A State Party’s Undertakings
Most of the provisions of the Torture Convention deal with the obligations of the States parties. These obligations may be summarized as follows:
(i) Each State party shall take effective legislative, administrative, judicial or other measures to prevent acts of torture. The prohibition against torture shall be absolute and shall be upheld also in a state of war and in other exceptional circumstances (article 2);
(ii) No State party may expel or extradite a person to a State where there are substantial grounds for believing that he would be in danger of being subjected to torture (article 3);
(iii) Each State party shall ensure that acts of torture are serious criminal offences within its legal system (article 4);
(iv) Each State party shall, on certain conditions, take a person suspected of the offence of torture into custody and make a preliminary inquiry into the facts (article 6);
(v) Each State party shall either extradite a person suspected of the offence of torture or submit the case to its own authorities for prosecution (article 7);
(vi) Each State party shall ensure that its authorities make investigations when there is reasonable ground to believe that an act of torture has been committed (article 12);
(vii) Each State party shall ensure that an individual who alleges that he has been subjected to torture will have his case examined by the competent authorities (article 13);
(viii) Each State party shall ensure to victims of torture an enforceable right to fair and adequate compensation (article 14).
By not only evading their required responsibility to investigate torture, but by aggressively threatening other nations to end their investigations and criminal proceedings, President Obama and his Attorney General are themselves violating international law.
After George W. Bush boasted, during his recent memoir tour, that he authorized water boarding, Amnesty International’s Senior Director Claudio Cordone issued a pointed statement saying:
“Under international law, the former President’s admission to having authorized acts that amount to torture are enough to trigger the USA’s obligations to investigate his admissions and if substantiated, to prosecute him,”
“His admissions also highlight once again the absence of accountability for the crimes under international law of torture and enforced disappearance committed by the USA.” […]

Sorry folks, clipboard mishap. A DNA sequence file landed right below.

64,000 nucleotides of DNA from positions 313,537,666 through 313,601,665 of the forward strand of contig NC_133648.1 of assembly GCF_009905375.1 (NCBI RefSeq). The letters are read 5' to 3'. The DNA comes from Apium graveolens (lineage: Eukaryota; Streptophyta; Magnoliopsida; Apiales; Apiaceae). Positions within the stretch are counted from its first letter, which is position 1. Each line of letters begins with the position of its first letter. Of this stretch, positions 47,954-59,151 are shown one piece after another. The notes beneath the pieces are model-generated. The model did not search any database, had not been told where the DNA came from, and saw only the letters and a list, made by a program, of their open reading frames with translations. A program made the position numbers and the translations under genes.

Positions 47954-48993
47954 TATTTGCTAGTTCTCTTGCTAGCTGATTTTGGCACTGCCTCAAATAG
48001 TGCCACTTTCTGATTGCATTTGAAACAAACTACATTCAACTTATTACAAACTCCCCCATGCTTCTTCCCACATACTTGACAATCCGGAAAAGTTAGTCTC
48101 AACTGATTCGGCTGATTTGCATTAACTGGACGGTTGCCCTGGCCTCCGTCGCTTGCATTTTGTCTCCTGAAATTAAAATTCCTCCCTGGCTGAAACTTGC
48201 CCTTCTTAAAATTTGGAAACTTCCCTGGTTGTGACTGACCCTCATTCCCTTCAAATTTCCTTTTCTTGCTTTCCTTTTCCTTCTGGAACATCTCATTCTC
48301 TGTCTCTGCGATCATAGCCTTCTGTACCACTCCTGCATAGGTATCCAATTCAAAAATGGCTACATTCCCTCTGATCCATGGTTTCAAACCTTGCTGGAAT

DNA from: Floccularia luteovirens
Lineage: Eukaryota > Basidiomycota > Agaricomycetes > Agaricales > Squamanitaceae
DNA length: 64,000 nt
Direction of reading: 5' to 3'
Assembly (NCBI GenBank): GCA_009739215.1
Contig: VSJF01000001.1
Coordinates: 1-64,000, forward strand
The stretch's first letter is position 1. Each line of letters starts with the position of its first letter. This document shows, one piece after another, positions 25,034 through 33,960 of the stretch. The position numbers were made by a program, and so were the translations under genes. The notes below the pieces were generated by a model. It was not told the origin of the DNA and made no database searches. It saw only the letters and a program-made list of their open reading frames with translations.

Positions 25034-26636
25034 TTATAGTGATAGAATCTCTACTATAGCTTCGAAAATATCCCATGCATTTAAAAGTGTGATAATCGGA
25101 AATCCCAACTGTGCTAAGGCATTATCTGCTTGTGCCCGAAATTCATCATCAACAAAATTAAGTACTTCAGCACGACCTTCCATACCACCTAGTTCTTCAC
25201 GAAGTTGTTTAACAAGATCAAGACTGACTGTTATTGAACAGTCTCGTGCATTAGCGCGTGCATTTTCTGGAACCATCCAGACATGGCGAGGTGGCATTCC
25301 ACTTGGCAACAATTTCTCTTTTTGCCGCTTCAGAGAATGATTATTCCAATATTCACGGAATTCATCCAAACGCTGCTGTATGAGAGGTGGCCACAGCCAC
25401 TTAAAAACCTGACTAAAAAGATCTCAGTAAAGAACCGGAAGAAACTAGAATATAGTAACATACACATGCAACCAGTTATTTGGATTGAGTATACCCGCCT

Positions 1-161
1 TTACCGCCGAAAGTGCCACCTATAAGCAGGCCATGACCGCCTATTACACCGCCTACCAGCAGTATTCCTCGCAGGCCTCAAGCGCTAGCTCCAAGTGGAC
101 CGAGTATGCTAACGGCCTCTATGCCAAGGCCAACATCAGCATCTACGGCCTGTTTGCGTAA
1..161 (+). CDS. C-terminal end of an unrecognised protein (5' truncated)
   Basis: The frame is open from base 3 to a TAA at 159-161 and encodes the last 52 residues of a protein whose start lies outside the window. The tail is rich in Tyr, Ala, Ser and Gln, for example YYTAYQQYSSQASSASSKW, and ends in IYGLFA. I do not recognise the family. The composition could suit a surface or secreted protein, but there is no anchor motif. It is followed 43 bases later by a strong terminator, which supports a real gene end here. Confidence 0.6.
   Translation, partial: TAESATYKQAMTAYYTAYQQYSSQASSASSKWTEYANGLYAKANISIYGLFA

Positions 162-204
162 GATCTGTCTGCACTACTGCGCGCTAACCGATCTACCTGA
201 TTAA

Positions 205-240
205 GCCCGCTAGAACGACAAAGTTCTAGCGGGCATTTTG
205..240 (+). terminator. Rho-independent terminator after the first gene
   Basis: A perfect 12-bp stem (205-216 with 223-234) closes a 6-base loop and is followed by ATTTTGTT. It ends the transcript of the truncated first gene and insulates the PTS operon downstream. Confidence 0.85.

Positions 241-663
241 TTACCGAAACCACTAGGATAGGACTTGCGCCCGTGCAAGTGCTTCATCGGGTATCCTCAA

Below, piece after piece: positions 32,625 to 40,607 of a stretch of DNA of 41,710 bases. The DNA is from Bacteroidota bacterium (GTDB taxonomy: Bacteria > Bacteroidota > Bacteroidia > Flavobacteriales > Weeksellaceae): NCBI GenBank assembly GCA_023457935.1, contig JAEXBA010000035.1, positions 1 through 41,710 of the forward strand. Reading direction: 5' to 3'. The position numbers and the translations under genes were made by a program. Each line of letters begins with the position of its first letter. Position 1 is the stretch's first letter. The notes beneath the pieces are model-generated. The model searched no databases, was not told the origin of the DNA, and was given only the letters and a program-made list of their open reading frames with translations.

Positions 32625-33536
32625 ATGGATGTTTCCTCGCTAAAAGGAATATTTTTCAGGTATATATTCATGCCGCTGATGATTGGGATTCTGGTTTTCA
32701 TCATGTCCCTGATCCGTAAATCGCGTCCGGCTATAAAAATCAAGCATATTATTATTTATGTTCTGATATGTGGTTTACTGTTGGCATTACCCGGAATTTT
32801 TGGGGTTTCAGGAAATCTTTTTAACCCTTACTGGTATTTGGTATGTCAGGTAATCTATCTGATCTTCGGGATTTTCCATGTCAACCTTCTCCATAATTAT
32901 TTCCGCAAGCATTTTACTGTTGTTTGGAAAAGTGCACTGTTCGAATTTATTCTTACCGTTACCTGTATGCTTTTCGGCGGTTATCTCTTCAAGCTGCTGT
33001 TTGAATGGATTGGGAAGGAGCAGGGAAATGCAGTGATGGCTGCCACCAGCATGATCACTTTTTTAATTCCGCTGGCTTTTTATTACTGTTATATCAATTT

“Under international law, anyone involved in torture must be brought to justice, and that does not exclude former President George W Bush. In the absence of a US investigation, other states must step in and carry out such an investigation themselves.”
The Obama Administration and the DOJ would obviously prefer to aid and abet the Bush Administration in evading justice in complete secrecy — hidden away from all public scrutiny.
The last thing they want is for WikiLeaks to publish documents that so undeniably incriminate upper level administration officials — either Bush’s, or Obama’s — that they in turn feel public pressure to actually do the unthinkable: to hold the political class accountable to the rule-of-law.
Former Justice Dept. Chief: Obama Gave Bush Officials ‘A Get Out of Jail Free Card’
In an exclusive interview with Brad Jacobson for The Raw Story, a former acting Justice Department chief J. Gerald Hebert (who served the DOJ in various positions between 1973 and 1994), had this to say about the Obama Administration’s failure to hold public officials to account: “It’s one thing to want to appear like you’re […]
MSNBC Pundits Push False Narrative On WikiLeaks’ Julian Assange
On MSNBC’s Jansing & Co, host Chris Jansing, The Washington Post Editorial Page’s Jonathan Capehart, and former GOP Congresswoman Susan Molinari attempt to create a fictitious narrative for WikiLeaks’ Julian Assange. They claim he’s anti-American, anti-Capitalist, and a hypocrite on his transparency agenda, seeing as how he’s ‘on the run’ from his own personal transparency. They […]
Gov’t Accountability: The Only Antidote To Conspiracy Theories
Lately there’s been a deluge of conspiracy theories seeping into the American political discourse. Outside the JFK Assassination, the 9-11 conspiracy theory is perhaps the most popular of them all. There are varying themes, depending on who’s doing the advocating. Some suggest the government actually organized 9-11; others believe the government knew something of an […]